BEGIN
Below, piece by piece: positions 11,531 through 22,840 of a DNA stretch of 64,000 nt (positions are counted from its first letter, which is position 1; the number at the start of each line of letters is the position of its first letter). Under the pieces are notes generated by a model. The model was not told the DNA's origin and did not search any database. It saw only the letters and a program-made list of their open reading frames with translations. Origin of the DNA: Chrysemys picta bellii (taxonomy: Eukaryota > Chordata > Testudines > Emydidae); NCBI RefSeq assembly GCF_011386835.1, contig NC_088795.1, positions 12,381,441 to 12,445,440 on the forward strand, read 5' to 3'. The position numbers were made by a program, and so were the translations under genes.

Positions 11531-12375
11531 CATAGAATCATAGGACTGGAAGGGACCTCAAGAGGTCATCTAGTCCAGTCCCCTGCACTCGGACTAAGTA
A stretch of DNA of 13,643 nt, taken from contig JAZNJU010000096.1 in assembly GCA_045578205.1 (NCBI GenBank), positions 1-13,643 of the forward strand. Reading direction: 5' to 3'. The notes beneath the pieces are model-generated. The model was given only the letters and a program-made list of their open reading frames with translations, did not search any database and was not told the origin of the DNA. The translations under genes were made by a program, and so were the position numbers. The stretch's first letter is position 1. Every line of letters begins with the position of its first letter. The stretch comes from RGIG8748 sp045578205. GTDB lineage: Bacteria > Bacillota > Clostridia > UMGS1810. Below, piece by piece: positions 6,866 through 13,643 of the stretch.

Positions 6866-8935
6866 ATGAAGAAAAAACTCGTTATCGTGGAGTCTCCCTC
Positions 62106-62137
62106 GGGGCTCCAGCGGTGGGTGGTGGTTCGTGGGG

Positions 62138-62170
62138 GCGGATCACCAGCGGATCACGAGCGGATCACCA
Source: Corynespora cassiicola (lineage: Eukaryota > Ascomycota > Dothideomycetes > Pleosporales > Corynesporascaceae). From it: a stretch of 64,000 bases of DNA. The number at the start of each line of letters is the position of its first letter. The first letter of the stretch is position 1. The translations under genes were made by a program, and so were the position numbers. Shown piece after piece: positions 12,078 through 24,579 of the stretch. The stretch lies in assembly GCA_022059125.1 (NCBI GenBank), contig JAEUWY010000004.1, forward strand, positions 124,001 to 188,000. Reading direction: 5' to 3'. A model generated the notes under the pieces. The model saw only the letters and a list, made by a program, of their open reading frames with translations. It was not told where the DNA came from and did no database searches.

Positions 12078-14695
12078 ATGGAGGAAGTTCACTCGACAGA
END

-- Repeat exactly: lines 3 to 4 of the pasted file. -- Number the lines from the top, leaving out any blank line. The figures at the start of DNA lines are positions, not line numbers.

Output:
11531 CATAGAATCATAGGACTGGAAGGGACCTCAAGAGGTCATCTAGTCCAGTCCCCTGCACTCGGACTAAGTA
A stretch of DNA of 13,643 nt, taken from contig JAZNJU010000096.1 in assembly GCA_045578205.1 (NCBI GenBank), positions 1-13,643 of the forward strand. Reading direction: 5' to 3'. The notes beneath the pieces are model-generated. The model was given only the letters and a program-made list of their open reading frames with translations, did not search any database and was not told the origin of the DNA. The translations under genes were made by a program, and so were the position numbers. The stretch's first letter is position 1. Every line of letters begins with the position of its first letter. The stretch comes from RGIG8748 sp045578205. GTDB lineage: Bacteria > Bacillota > Clostridia > UMGS1810. Below, piece by piece: positions 6,866 through 13,643 of the stretch.